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Questions About Analog? Step Right Up

If you're new to analog circuit design, you are going to come across terms in technical articles or from coworkers that may hit you somewhere between “I think I've heard of that” and “WTF is this guy talking about?” For the newbies this can be daunting. Note that newbies could mean that you're right out of college or that you've just been moved into new job responsibilities where the boss says you'll be doing some analog circuit design.

I want to make sure that you're not left feeling the way you did when you started a new engineering class and realized you were already two semesters behind. I won't go into a ton of detail on this blog, partially because this has been covered in detail before and partially because we will likely cover it in detail again later.

So let's just take a quick look at some items:

You'll see lots of discussion on ground, grounds, and grounding. “Ground” is a term used to refer to a common circuit connection or bus that runs to many circuit nodes (connections to multiple components). It properly means a connection tied to the earth; but in usage, only occasionally means that. It primarily means a circuit-common node at the lowest potential or closest to zero volts DC and AC. By extension, it means a node to which circulating currents flow on their way back to a voltage or current source. (See (Under)standing Your Ground.)

What makes this one tough to understand is that there are often multiple grounds or circuit commons in a system. There may be analog ground; so the voltage or current source mentioned in the paragraph above is probably an analog signal source or possibly the ±15 Vdc rails. There may be a digital ground and the associated logic signal sources. Parsing more finely, there could be a ground for the +5 Vdc rail, the 3.3 Vdc rail, the 1.8 Vdc, 0.9 Vdc, and so on. There are likely many bypass capacitors from many supply rails tied to these many grounds. There are, as a consequence, many paths for the resulting circulating currents. And the grounds all get tied together somewhere. The devil is in the details with that last bit.

Signals (both digital and analog) going from point A to point B (perhaps within the confines of a circuit board or perhaps traveling several feet or many miles) could be “single-ended.” Or they could be differential (balanced, balanced line, differential signaling; twisted pair). Differential signaling on a twisted pair of wires has the advantage of giving the circuitry at the receiving end the ability to ignore or reject electrical noise induced onto the pair.

The bypass capacitors mentioned above are another source of trouble waiting to happen. Besides the ground connection issues, there is the capacitor's none-ideal behavior. The dielectric material (the stuff between the two capacitor plates) is not perfect. It's supposed to insulate and help hold the charge, but in actually has some leakage resistance, and its dielectric characteristics change with the frequency of the applied voltage. And the plates themselves are not perfect conductors. Instead, they have some parasitic resistance and inductance. But otherwise, they work perfectly.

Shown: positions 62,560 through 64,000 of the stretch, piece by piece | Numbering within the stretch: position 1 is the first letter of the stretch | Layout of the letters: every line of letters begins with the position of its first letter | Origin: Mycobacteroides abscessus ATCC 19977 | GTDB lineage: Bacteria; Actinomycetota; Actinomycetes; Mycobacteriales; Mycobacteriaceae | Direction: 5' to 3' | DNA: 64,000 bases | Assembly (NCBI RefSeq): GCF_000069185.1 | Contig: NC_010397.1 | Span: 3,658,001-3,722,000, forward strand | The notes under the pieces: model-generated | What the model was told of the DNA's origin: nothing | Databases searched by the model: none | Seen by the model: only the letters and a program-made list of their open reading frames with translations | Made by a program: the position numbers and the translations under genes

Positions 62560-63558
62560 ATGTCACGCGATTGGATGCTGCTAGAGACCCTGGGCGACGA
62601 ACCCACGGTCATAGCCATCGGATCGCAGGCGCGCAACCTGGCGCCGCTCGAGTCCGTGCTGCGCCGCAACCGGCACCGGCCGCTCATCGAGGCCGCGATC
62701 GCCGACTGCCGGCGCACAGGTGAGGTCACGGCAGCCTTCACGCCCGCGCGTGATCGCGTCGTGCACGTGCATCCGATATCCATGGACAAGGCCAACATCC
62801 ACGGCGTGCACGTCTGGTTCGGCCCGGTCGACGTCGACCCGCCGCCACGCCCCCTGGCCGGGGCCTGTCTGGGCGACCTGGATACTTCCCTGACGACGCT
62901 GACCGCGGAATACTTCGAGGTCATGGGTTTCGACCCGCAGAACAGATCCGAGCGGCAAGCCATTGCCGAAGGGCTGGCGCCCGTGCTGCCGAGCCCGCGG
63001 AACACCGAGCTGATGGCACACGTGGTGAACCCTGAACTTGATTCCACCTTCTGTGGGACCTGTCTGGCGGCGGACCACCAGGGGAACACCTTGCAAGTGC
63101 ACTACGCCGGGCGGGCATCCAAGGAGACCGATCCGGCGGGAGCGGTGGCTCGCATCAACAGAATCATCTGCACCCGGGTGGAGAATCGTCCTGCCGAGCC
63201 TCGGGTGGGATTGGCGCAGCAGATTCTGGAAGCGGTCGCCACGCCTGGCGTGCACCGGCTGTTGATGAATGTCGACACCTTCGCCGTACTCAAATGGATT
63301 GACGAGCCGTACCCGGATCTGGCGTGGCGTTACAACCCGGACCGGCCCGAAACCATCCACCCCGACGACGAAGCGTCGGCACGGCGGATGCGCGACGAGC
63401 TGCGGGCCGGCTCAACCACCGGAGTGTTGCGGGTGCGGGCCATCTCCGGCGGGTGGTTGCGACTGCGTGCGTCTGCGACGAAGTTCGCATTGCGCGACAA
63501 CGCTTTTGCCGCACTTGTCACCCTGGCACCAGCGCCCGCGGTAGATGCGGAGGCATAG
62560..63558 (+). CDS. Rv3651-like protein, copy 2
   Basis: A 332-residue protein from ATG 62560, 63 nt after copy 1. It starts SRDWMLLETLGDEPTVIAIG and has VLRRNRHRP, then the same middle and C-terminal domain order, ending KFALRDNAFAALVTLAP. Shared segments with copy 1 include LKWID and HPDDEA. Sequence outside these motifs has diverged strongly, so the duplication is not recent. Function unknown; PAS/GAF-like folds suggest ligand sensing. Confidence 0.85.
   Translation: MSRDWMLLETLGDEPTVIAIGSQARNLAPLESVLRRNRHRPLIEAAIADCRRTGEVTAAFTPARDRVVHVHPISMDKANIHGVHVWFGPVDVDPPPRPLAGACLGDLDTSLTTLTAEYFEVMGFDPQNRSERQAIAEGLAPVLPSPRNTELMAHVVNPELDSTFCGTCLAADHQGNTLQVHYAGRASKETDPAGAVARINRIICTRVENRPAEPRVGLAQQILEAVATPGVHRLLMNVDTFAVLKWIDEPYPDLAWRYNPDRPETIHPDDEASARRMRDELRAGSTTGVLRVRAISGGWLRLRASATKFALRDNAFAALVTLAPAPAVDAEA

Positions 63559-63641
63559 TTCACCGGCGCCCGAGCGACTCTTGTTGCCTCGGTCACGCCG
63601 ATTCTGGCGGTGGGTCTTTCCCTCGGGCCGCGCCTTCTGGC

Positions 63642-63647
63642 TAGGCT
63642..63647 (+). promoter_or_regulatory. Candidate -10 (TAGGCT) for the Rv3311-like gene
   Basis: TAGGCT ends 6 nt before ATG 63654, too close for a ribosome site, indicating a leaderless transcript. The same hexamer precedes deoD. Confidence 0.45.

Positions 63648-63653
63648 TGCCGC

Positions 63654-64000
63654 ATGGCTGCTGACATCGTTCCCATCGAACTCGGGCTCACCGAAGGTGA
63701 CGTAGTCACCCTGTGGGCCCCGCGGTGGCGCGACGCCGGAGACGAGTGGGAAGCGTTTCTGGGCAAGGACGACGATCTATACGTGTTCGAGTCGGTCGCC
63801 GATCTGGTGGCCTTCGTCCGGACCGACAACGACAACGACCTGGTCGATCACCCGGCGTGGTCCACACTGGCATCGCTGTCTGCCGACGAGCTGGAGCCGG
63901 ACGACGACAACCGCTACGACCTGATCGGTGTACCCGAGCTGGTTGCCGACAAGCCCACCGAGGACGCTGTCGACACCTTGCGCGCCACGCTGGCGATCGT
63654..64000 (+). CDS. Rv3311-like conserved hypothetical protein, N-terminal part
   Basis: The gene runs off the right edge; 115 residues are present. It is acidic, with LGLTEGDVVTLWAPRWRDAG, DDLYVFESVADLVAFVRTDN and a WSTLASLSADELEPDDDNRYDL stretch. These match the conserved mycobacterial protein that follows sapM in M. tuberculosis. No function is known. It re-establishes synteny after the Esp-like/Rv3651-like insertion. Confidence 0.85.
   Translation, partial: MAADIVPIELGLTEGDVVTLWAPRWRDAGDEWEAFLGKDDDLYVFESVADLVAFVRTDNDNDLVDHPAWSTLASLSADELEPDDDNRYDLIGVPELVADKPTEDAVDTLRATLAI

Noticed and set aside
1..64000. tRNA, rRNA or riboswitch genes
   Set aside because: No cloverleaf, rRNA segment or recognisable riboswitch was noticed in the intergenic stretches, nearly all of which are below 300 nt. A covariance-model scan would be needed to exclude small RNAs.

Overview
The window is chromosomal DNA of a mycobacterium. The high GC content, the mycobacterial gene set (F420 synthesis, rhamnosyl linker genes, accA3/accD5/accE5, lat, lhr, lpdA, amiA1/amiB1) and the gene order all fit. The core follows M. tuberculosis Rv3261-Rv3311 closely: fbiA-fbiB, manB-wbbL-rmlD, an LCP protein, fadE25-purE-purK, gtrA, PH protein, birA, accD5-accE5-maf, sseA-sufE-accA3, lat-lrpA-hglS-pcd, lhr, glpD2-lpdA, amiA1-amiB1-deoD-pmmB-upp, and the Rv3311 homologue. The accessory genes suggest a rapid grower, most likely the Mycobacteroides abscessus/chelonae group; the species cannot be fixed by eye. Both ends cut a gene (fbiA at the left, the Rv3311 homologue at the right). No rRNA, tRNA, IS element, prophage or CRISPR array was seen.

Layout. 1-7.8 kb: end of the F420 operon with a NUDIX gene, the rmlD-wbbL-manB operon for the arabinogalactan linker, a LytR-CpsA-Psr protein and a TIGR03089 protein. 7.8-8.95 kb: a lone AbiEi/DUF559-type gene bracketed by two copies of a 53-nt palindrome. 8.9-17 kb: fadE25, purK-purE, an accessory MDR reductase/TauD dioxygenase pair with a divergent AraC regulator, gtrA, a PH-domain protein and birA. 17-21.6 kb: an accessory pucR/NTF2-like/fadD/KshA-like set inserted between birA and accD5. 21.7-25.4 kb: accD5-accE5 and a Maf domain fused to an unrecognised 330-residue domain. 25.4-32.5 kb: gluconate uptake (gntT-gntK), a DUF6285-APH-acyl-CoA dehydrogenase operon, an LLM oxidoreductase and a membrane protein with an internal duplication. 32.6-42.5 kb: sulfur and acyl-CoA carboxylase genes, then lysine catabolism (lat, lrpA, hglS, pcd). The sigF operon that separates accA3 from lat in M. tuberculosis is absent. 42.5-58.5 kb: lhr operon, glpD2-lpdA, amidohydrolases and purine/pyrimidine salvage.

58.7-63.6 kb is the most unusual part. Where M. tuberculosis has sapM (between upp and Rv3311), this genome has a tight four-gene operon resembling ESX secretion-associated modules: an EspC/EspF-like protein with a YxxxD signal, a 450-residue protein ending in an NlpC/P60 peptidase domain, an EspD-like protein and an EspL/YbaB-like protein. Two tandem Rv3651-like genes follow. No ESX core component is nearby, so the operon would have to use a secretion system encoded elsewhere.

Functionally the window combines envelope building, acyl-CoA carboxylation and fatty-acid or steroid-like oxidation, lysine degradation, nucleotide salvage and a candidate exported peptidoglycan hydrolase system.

OK, so no easy answers on these issues just now — I just want to get folks thinking more about the problems. Then I'll tackle some of these issues in small, easy-to-handle bites in future blogs. Post comments or questions to help keep this discussion going.

5 comments on “Questions About Analog? Step Right Up

  1. amrutah
    February 6, 2013

    @Brad: I agree, “Differential signaling on a twisted pair of wires…”

       this helps reduce the common mode noise riding on the signal, but this also helps us by removing the dependance on the Suppy or ground references, the destination module can have different ground plane compared to the source ground plane.

  2. SunitaT
    February 7, 2013

    Brad, Thanks for the post.

    In real world, primary concern is considering current flow and current paths. We need to have a different reference ground for high-speed clock signals than the reference ground for low-level audio signal, so that the transient current from switching does not affect the ground reference for tiny signals. The grounds are tied together at one point, so that there is no circuit path for current to travel between the paths, but they are at the same potential voltage.

    Real ground paths often have resistance, inductance and capacitance and signals take time to travel from one part of the circuit to another. Different paths wouldn't be necessary if we had an ideal ground(zero volts).

  3. jkvasan
    February 8, 2013

    amrutah,

    I also can think of another situation where the ground can be different – the 4- 20 mA loop. When it is converted to voltage at the destination circuit, typically by a resistor of appropriate value, the lower (cold) end of the resistor would normally be the ground at the destination.

  4. Brad Albing
    February 12, 2013

    It's OK (in general) if there are different ground potentials – until you have so much difference that you push the receiving end circuitry's input way beyond its acceptable range. Then it either stops working until the common mode voltage comes back into range and the input circuitry comes out of sturation; or it gets damaged and never recovers.

  5. Brad Albing
    March 28, 2013

    And of course, real systems often must be configured in such a way that the single point star-ground cannnot be accomplished.

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